EVERYTHING YOU NEED TO KNOW ABOUT AFFF FIREFIGHTING FOAM

Everything You Need to Know About AFFF Firefighting Foam

Everything You Need to Know About AFFF Firefighting Foam

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AFFF stands for “aqueous film-forming foam.” It's a type of Firefighting Foam that's most commonly used by firefighters to extinguish Class B and Class A fires. Class B fires are the ones that involve flammable liquids, such as gasoline, oil, or paint, while Class A fires are those that involve combustible materials, such as wood or paper.

AFFF functions by forming a slim layer of water on top of the burning liquid, which effectively smothers the fire and prevents it from spreading. Additionally, AFFF contains surfactants—substances that reduce the outer lining tension of water—which help the water to spread easier and evenly over the outer lining of the liquid.

How AFFF Works
● Aqueous film-forming foam (AFFF) is a type of firefighting foam that's most commonly utilized by firefighters to extinguish Class B and Class A fires. Class A fires are those that involve combustible materials like wood or paper, while Class B fires involve flammable liquids like paint, oil, or gasoline.

● To know the way AFFF works, it's first crucial that you understand how fire works. Whenever a fire burns, it will so because three elements are present: oxygen, heat, and fuel. The oxygen offers the air essential for combustion, while heat causes the fuel to ignite. Once ignited, the fuel begins to burn, releasing energy in the proper execution of heat and light.

● If one of these three elements is removed, the fire will go out. That is where AFFF comes in. When put on a fire, AFFF forms a slim layer of water at first glance of the burning liquid. This effectively smothers the fire and prevents it from spreading. Surfactants, which lower water's surface tension, are another ingredient in AFFF. They ensure it is easier and more uniform for water to spread across a liquid's surface.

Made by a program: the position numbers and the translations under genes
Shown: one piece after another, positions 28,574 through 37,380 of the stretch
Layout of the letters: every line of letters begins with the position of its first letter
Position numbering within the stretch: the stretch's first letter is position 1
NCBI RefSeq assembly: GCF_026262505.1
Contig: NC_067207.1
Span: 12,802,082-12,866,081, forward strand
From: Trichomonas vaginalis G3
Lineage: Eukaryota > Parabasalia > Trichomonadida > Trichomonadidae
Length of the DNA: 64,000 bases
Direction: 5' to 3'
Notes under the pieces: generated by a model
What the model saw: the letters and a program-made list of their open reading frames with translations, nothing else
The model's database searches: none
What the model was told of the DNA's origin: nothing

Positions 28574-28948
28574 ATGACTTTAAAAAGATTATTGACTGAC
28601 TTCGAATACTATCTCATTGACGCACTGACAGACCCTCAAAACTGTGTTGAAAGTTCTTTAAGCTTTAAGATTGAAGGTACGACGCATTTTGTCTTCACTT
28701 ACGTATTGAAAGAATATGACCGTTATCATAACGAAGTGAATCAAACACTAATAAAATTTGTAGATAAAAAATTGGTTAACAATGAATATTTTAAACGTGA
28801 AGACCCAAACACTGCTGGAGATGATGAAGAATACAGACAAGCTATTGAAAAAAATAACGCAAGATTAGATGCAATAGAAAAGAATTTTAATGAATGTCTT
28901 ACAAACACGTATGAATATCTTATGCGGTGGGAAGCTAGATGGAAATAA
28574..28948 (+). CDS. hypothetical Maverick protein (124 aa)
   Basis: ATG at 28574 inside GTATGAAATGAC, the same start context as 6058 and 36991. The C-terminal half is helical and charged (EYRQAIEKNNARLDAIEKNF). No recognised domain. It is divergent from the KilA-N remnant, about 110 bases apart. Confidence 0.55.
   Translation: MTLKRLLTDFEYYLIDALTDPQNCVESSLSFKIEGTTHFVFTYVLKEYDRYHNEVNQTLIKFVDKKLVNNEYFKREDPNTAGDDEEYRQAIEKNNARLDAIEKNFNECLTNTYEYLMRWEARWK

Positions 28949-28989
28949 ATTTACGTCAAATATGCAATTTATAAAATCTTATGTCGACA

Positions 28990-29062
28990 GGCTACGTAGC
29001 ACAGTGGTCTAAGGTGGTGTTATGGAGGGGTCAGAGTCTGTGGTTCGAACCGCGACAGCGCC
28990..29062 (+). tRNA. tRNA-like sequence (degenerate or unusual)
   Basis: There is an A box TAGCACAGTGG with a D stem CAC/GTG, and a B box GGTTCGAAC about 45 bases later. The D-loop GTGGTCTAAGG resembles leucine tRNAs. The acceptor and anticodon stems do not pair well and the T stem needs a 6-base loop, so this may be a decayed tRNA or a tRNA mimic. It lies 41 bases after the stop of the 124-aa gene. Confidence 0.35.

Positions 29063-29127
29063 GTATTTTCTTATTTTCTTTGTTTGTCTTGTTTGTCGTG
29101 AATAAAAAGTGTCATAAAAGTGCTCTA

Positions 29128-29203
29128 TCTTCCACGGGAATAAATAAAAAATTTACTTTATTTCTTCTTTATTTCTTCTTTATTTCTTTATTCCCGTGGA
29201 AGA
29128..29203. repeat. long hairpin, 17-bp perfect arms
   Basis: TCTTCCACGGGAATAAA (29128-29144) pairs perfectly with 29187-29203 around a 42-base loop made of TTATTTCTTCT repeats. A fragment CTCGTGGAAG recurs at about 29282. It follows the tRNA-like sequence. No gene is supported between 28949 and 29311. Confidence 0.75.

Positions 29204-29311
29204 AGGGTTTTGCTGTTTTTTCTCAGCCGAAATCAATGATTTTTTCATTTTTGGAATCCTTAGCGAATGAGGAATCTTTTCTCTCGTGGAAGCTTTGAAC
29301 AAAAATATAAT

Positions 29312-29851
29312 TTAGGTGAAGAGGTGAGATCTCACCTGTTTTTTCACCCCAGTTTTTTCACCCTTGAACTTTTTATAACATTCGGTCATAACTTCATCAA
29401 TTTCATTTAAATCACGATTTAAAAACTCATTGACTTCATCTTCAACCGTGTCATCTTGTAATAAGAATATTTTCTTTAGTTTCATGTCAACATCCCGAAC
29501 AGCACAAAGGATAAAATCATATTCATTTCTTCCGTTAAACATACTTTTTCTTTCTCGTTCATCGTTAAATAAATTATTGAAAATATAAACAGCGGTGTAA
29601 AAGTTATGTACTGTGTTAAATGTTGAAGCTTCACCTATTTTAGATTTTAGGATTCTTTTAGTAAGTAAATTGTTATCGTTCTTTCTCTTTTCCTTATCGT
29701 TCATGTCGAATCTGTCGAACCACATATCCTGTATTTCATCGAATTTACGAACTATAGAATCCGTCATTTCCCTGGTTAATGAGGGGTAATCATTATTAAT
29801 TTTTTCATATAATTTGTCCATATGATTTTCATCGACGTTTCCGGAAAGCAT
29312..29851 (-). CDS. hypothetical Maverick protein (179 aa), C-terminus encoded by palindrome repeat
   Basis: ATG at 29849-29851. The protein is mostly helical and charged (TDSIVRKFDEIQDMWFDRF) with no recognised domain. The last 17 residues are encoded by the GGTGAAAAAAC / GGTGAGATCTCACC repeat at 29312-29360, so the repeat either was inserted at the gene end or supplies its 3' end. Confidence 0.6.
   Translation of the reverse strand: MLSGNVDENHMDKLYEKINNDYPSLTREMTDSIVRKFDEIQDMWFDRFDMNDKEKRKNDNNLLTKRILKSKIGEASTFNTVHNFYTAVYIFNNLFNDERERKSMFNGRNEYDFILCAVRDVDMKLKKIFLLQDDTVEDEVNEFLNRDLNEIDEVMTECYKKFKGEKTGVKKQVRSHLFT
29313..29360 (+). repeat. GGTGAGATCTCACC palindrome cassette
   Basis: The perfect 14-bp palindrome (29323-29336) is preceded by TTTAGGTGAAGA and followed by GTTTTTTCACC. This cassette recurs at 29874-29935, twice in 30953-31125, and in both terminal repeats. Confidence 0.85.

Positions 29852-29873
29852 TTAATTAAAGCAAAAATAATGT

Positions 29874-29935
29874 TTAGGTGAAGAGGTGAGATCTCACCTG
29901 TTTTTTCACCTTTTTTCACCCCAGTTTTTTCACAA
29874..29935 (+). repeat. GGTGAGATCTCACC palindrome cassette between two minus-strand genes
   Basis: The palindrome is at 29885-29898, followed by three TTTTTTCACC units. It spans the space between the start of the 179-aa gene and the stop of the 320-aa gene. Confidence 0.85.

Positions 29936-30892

● Surfactants are specially important when fighting fires involving liquids with high surface tensions, such as for example diesel fuel or crude oil. Without surfactants, these kind of liquids would repel water, making it problematic for firefighters to extinguish them.

AFFF Firefighting Foam Lawsuit
AFFF Firefighting foam lawsuit is just a class action lawsuit that was filed in the United States District Court for the District of South Carolina. The product has been used by the U.S. Military, along with many fire departments over the country.

● The primary allegations in the lawsuit are that the firms knew or needs to have known that the chemicals in AFFF firefighting foam were dangerous and caused health problems, but they failed to warn the public or take steps to remove the chemicals from the product.

● The chemicals at issue, in cases like this, are perfluorooctane sulfonate (PFOS) and perfluorooctanoic acid (PFOA).

● These chemicals have now been associated with cancer, along with, other health problems. The plaintiffs, in this instance, are seeking compensatory and punitive damages. They're also seeking to really have the companies remove these chemicals from AFFF firefighting foam and other products.

Conclusion:
Aqueous film-forming foam (AFFF) is a significant tool in the combat fires. By forming a thin layer of water at first glance of burning liquids, it effectively smothers flames and prevents them from spreading. Additionally, its surfactant content helps water to spread more evenly over surfaces with high surface tensions.


Click here www.classactionlawyertn.com to obtain more information about AFFF Firefighting Foam Lawsuit.

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